The Sixth Amendment commands that “[i]n all criminal prosecutions, the accused shall enjoy the right to a speedy and public trial, by an impartial jury of the State and district wherein the crime shall have been committed.” Trial by a jury of one’s peers is a fundamental American legal right, existing in the earliest colonies before being codified in both Article III of the Constitution and the Sixth Amendment. The jury trial right derives from “the mass of the people,” ensuring that “no man can be condemned of life, or limb, or property, or reputation, without the concurrence of the voice of the people.” In recent decades, the Supreme Court has held the Sixth Amendment commands that the jury find, by proof beyond a reasonable doubt, the facts necessary to raise the minimum or maximum sentences for the criminal conduct the defendant committed. However, the increasing prevalence of supervised release revocations and reimprisonments has created a work-around to this rule, eroding the importance of the jury in the federal criminal system.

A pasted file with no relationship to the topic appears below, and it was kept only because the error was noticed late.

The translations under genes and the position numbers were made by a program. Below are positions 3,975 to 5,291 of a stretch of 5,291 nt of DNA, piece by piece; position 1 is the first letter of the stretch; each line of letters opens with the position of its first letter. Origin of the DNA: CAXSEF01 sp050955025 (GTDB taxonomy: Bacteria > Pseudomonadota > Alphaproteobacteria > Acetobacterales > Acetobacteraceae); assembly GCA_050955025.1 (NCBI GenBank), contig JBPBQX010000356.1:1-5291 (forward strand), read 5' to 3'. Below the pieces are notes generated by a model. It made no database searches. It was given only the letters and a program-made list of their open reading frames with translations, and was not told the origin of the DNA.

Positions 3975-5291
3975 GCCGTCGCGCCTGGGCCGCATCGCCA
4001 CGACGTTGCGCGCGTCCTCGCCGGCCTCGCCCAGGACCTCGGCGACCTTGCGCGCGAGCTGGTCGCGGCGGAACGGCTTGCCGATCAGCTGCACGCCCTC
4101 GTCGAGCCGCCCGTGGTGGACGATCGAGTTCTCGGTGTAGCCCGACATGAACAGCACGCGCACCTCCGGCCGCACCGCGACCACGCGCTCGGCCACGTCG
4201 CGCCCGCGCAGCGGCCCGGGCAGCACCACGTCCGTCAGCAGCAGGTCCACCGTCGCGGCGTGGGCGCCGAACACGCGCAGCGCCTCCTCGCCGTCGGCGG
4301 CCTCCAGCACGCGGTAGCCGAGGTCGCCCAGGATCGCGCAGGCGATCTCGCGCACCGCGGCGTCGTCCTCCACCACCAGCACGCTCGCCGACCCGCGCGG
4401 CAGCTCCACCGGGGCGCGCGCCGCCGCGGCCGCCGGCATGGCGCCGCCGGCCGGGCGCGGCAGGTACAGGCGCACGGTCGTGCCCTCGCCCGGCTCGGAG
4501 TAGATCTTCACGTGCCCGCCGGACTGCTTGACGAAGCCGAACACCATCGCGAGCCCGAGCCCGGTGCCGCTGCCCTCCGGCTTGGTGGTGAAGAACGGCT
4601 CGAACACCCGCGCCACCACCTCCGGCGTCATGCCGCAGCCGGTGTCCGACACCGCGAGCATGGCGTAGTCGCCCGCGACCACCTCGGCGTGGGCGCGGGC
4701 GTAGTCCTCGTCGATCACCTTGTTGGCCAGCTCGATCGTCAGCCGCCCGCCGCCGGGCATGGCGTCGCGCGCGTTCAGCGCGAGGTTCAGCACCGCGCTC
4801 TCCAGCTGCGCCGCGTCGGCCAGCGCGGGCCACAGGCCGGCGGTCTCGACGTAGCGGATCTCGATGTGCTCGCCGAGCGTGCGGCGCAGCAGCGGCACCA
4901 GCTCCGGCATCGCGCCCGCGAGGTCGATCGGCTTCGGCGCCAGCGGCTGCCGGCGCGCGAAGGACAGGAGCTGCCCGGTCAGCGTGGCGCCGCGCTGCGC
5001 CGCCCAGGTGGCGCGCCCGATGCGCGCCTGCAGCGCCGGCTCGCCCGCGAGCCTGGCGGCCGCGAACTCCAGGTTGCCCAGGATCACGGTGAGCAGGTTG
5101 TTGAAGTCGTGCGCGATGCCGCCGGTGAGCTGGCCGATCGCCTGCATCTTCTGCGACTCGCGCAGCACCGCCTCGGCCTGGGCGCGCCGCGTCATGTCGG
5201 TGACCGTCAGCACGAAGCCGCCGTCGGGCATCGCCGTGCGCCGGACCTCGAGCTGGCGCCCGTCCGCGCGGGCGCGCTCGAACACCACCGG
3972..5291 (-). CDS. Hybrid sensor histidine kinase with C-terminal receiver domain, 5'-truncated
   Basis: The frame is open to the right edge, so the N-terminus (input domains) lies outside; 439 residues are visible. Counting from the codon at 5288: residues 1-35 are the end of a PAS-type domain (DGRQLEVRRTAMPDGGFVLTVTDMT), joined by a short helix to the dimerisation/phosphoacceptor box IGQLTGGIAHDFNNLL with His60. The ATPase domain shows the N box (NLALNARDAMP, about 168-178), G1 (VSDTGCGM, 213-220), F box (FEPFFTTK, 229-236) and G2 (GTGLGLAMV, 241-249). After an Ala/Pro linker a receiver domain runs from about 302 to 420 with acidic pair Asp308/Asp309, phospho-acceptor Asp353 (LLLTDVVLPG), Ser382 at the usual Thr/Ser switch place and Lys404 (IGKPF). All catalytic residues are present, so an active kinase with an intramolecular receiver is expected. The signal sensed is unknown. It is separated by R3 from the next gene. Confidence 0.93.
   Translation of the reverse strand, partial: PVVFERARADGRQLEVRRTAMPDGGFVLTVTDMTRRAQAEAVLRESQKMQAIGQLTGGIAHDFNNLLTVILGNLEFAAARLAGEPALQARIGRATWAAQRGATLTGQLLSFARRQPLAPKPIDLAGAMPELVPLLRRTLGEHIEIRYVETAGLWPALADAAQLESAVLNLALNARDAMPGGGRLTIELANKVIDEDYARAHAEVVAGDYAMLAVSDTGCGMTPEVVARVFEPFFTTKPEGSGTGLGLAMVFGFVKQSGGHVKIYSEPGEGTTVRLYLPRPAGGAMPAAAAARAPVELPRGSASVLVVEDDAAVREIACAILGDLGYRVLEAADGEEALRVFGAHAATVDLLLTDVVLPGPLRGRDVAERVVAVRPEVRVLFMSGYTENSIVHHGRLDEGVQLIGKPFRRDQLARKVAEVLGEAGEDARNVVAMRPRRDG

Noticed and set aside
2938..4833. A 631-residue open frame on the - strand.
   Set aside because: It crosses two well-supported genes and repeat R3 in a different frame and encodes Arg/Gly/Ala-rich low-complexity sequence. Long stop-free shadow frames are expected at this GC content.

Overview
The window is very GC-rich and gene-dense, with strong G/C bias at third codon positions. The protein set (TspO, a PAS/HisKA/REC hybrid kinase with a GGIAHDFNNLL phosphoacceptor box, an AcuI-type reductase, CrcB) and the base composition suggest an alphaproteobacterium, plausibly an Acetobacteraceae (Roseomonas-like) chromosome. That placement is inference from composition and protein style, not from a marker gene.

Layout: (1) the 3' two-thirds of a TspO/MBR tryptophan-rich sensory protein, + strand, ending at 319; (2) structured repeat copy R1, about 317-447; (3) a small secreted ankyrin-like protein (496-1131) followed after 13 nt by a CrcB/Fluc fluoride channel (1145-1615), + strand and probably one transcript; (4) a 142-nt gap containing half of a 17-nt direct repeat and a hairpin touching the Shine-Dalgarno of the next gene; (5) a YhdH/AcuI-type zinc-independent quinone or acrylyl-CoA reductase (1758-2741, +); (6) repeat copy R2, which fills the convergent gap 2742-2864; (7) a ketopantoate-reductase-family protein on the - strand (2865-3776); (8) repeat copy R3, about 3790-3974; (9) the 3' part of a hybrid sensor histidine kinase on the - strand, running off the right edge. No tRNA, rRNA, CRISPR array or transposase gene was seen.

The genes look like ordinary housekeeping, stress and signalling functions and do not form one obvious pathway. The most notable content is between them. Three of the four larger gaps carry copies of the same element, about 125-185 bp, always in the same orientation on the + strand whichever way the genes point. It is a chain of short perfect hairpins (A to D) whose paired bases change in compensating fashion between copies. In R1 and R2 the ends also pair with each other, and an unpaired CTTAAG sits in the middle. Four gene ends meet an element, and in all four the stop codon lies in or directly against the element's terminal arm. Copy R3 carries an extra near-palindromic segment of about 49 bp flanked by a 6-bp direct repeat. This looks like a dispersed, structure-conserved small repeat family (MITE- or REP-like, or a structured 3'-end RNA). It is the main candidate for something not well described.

Danny Zemel, Enforcing Statutory Maximums: How Federal Supervised Release Violates the Sixth Amendment Rights Defined in Apprendi v. New Jersey, 52 U. Rich. L. Rev. 965 (2018).